DAVID CITY - It's a time of change for the Bone Creek Museum of Agrarian Art.

The museum in David City, the only one in the nation solely dedicated to agricultural art, is moving.

The museum has acquired the old Ford Building in town, and this summer will begin the process of transforming it into the museum's new home, a two-story facility that will offer more room for exhibits, storage, and community events.

"Right now the Bone Creek Museum has 2,100 square feet of art," says Louise Niemann with the museum. "We are moving into a new building that is going to grow us to 21,000 square feet."

Increasing their space ten-fold carries a price tag of over $6 million, but museum officials say their capital campaign has already raised over three-quarters of that, boosted recently by grants from the Peter Kiewit Foundation and a local Community Development Block Grant. It's a response they say is overwhelming.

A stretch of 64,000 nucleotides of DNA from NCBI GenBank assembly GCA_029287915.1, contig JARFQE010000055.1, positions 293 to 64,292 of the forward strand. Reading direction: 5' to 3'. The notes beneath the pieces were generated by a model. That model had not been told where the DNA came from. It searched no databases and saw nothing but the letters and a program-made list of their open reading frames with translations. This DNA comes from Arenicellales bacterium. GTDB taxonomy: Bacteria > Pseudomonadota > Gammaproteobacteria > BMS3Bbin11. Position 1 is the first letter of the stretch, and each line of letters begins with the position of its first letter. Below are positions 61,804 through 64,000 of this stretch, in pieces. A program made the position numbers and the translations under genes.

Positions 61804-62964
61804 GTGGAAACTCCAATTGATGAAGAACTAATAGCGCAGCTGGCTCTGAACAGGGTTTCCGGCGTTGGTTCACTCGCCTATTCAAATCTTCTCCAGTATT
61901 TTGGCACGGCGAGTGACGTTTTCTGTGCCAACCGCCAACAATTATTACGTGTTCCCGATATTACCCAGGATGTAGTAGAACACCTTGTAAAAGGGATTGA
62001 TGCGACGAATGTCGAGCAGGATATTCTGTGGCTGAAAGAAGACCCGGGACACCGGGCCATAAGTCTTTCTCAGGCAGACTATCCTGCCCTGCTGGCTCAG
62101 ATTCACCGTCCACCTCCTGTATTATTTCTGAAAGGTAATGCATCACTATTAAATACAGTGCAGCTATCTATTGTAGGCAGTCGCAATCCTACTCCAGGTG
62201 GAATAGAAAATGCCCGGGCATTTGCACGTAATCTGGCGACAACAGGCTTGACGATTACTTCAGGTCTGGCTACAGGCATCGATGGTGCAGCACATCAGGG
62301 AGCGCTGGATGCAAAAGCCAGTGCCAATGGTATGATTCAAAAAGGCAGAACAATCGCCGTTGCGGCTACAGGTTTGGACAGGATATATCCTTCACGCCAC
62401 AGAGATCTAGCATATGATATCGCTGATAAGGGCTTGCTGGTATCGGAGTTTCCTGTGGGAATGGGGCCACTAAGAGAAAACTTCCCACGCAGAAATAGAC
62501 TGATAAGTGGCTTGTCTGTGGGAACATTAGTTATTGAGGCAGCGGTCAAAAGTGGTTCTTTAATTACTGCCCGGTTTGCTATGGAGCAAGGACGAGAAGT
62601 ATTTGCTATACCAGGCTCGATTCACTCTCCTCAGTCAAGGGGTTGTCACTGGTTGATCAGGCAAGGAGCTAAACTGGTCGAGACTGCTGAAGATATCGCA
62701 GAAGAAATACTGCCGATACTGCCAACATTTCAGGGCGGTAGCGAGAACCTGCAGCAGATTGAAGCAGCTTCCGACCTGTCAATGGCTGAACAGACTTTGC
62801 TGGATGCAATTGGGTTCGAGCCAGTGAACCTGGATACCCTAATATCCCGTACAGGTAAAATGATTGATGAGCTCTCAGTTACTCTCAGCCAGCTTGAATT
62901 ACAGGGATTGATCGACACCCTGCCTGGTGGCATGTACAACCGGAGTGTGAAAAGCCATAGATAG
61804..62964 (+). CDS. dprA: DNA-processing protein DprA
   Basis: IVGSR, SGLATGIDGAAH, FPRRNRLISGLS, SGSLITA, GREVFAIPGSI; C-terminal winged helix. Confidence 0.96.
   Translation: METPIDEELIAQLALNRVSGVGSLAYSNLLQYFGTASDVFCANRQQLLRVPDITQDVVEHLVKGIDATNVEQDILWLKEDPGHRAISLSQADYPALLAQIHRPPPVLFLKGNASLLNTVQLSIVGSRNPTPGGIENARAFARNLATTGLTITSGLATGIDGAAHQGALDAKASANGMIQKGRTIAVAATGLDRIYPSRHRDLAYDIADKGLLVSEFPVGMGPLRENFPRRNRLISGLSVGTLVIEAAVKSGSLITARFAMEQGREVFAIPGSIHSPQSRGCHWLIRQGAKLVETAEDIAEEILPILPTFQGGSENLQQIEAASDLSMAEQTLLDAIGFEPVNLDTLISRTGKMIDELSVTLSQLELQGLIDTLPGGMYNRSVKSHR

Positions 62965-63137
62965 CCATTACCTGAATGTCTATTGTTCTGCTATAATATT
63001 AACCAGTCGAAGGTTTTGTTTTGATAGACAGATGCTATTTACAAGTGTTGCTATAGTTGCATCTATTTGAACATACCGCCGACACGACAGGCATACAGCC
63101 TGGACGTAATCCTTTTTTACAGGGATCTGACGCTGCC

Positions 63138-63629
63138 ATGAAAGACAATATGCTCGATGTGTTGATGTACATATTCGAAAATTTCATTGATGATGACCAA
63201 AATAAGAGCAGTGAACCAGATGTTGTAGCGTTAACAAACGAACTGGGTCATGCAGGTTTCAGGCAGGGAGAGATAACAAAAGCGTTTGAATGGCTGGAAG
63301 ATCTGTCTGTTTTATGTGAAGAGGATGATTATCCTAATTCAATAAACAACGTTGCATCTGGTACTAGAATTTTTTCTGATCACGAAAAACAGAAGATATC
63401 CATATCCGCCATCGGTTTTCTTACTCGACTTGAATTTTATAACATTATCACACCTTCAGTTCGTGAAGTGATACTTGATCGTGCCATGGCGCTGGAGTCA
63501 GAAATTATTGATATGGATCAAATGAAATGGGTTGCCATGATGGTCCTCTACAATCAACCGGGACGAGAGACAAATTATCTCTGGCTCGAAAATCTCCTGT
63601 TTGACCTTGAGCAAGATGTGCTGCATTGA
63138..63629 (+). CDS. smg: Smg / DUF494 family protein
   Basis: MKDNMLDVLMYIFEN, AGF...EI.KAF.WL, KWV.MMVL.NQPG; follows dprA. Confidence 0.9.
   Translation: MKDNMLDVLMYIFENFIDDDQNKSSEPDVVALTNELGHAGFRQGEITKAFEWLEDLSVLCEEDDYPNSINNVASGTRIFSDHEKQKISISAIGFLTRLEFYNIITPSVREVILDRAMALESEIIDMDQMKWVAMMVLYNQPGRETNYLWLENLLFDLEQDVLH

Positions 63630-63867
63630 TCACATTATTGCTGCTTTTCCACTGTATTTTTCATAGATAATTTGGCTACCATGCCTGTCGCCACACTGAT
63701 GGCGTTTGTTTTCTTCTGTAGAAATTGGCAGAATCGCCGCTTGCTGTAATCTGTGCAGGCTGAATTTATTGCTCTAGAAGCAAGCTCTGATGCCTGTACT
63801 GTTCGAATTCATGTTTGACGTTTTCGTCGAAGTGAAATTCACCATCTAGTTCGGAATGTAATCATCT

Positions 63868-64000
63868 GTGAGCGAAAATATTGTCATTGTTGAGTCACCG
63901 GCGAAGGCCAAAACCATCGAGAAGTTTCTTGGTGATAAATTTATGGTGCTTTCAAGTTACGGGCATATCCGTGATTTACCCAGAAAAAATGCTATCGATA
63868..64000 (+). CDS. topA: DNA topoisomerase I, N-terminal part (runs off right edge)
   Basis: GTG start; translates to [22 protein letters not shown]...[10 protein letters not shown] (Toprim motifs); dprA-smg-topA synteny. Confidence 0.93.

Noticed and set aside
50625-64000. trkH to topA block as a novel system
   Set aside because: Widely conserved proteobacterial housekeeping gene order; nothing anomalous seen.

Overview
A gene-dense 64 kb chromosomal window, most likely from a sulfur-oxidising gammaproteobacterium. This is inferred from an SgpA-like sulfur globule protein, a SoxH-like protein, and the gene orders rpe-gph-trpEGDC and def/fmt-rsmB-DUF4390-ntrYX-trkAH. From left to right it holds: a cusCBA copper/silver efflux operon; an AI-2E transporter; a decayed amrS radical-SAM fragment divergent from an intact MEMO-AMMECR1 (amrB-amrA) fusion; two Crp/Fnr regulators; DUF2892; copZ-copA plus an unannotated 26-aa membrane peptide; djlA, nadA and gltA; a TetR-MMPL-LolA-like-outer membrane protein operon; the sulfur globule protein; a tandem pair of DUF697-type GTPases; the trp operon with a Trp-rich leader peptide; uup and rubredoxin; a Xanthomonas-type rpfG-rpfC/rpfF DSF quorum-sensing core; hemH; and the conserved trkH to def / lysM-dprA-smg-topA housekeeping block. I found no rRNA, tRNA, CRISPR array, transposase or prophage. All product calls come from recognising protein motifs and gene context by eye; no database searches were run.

"When you start a project like this you don't know how it's going to go," says Bone Creek Museum co-treasurer Alice Wood. "It's been gratifying. We've had the community really rise up and get behind us. It's not just individuals, the city and county governments have been behind this project and are supporting us too."

That response shouldn't be surprising, given that the museum's unique collection has drawn visitors from all 50 states and 13 different countries.

"Here we are right in the middle of rural America," says Wood. "A lot of our audience that comes from nearby and neighboring states have the background. So the art is very relatable to these people."

The overhaul of the former car dealership will keep many of the building's historic features while creating a modern space for visitors to enjoy.

"We're looking at what we can do with the capacity of the art, the educational opportunities, and also looking at economic growth for the community too," says Niemann.

Museum officials estimate the new building should be ready by the end of 2024.